3) Apple = the poorest security in the word according to stats = there was a time you could get root of iPhone by just visiting a website, articles "iPhones most vulnerable among smartphones", "40% of iOS popular apps invade your privacy without any permission."
  • OK, so what the researcher is basically saying

    there's no way to exploit this right now, but there COULD be someday, and if it happened, it would be REALLY BAD. There are a lot of things in this world that COULD happen someday, and if they did it would be REALLY BAD.

    I'm not a fandroid by any means, but seriously, folks, I'm supposed to get all in a lather over this?
    • One more thing

      He's browsing the Internet, participating in Google+ and logging into multiple websites - on the Google Apps administrator account. This is the same as doing the same thing while logged in as a Windows Domain administrator: so ignorant of best practice that it is not credible.
    • not exactly

      This can be actively abused in many ways. One option is to use an android app like I made. Alternatively windows or osx malware would do the trick if a user signs into Chrome.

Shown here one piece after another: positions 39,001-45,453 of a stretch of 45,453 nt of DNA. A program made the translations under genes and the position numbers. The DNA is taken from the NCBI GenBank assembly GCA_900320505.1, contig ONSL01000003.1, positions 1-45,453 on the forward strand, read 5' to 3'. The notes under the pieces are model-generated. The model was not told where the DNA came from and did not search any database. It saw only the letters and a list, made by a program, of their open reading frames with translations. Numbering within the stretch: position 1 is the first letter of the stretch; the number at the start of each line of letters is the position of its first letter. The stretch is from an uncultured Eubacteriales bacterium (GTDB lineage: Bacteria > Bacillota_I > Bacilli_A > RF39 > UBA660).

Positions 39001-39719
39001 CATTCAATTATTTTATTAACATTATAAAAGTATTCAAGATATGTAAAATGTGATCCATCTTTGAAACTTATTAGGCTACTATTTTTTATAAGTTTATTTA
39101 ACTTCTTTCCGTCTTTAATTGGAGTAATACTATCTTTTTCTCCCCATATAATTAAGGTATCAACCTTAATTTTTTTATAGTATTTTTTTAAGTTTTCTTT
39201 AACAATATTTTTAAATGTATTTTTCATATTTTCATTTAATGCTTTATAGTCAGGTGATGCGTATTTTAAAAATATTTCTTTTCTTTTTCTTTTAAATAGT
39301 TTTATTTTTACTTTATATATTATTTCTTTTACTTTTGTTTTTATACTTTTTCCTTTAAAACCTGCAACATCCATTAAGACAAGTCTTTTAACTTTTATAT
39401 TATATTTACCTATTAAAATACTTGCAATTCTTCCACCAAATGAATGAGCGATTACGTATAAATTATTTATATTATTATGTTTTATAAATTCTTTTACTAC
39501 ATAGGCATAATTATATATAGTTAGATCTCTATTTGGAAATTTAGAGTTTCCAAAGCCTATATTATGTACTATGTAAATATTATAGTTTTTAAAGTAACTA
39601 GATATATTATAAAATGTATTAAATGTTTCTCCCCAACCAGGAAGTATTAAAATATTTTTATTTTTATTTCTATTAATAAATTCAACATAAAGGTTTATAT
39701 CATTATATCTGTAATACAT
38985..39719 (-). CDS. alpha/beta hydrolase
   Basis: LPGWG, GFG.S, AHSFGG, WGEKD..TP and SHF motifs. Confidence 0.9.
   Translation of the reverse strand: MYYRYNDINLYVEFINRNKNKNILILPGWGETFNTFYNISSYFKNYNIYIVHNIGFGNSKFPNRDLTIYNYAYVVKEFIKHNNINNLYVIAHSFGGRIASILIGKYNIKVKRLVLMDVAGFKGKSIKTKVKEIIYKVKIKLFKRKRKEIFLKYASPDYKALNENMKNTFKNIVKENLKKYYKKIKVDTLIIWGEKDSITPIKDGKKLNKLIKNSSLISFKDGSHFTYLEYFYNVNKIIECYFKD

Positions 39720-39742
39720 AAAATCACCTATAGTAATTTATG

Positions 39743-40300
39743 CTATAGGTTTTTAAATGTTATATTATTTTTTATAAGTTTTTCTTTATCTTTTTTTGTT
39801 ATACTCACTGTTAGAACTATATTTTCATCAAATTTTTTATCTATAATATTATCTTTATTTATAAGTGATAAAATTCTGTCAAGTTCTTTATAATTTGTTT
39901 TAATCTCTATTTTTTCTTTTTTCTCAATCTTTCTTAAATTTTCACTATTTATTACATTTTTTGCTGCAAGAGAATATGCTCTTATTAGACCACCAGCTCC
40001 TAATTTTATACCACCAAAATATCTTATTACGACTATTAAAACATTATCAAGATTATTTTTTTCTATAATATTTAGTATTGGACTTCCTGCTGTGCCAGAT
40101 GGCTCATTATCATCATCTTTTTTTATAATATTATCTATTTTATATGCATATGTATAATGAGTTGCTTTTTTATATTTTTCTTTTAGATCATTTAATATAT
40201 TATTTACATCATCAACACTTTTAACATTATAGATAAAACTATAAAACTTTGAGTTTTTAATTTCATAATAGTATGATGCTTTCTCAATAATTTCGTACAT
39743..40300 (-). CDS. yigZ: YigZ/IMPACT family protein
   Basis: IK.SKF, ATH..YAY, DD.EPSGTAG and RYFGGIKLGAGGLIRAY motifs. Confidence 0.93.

• LOL

    No surprising considering ANdroid is Linux based. You won;t find these flaws in Windows.
    Nick Thompson
    • LOL Nope

      Nope, you just find OTHER flaws in Windows.

      Every platform has vulnerabilities.
    • No you're right

      It was a totally different problem that exposed your entire network via WP phones.
      Little Old Man
    • Clearly you have no idea

      What you are talking about. Linux systems have features built into the kernel that make Linux Distros inherently more secure than Mac OS X and Windows (such as the inability to install ANYTHING without a root/admin password). Some Distros and projects (like Android and Ubuntu) don't use all of those features, but that is unique to them NOT to all Linux. The built-in iptables, ACLs, and SELinux security measures and coupled with rsyslog/syslog-ng, Puppet/Chef, and Monitoring Linux outstrips Windows Security any day.
      • Re: Clearly you have no idea


        Your previous post was more valid, this one is not.